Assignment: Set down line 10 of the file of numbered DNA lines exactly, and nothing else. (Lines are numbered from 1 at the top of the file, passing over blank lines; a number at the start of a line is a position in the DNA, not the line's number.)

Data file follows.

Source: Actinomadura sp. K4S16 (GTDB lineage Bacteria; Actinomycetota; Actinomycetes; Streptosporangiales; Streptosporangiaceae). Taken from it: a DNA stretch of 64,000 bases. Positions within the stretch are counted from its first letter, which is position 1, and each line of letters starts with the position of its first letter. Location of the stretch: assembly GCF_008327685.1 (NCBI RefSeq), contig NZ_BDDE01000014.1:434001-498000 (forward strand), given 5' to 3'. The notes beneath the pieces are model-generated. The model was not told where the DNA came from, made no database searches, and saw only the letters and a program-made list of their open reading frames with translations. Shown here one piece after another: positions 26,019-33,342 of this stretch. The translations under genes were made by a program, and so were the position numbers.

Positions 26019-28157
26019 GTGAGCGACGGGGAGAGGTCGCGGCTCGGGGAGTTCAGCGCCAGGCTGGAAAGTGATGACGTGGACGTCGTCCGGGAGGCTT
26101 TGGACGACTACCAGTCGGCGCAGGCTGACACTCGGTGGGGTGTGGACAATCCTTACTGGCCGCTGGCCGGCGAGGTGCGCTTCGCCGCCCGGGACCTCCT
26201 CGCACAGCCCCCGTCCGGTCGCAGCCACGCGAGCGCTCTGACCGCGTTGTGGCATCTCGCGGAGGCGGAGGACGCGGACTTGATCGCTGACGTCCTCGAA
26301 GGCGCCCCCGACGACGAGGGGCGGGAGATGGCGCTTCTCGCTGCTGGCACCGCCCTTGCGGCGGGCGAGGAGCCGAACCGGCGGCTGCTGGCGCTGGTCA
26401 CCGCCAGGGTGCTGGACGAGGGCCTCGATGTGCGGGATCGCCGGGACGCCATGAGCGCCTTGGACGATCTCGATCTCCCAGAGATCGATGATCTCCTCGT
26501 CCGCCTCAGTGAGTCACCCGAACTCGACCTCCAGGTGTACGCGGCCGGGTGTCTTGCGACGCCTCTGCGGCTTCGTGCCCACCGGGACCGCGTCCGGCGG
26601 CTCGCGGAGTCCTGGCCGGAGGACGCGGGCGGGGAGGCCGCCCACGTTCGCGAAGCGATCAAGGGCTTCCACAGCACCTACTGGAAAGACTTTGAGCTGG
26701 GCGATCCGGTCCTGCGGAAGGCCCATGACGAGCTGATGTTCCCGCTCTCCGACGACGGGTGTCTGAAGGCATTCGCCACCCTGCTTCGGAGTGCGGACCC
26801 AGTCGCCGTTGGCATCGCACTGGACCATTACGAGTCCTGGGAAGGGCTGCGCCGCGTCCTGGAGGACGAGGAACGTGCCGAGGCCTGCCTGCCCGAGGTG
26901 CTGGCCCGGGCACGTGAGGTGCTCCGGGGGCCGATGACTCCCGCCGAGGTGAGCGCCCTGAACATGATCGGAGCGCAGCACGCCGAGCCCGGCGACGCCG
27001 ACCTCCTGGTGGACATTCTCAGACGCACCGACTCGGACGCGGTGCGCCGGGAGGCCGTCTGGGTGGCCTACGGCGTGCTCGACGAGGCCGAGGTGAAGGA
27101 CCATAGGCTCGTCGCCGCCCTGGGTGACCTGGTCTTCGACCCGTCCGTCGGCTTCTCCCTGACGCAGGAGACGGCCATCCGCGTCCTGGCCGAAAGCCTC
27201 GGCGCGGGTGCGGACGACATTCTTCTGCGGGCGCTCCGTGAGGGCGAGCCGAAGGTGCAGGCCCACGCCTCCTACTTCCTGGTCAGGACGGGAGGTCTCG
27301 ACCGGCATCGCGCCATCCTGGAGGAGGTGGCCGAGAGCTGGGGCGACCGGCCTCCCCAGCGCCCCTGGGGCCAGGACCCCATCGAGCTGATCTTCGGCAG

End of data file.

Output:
26701 GCGATCCGGTCCTGCGGAAGGCCCATGACGAGCTGATGTTCCCGCTCTCCGACGACGGGTGTCTGAAGGCATTCGCCACCCTGCTTCGGAGTGCGGACCC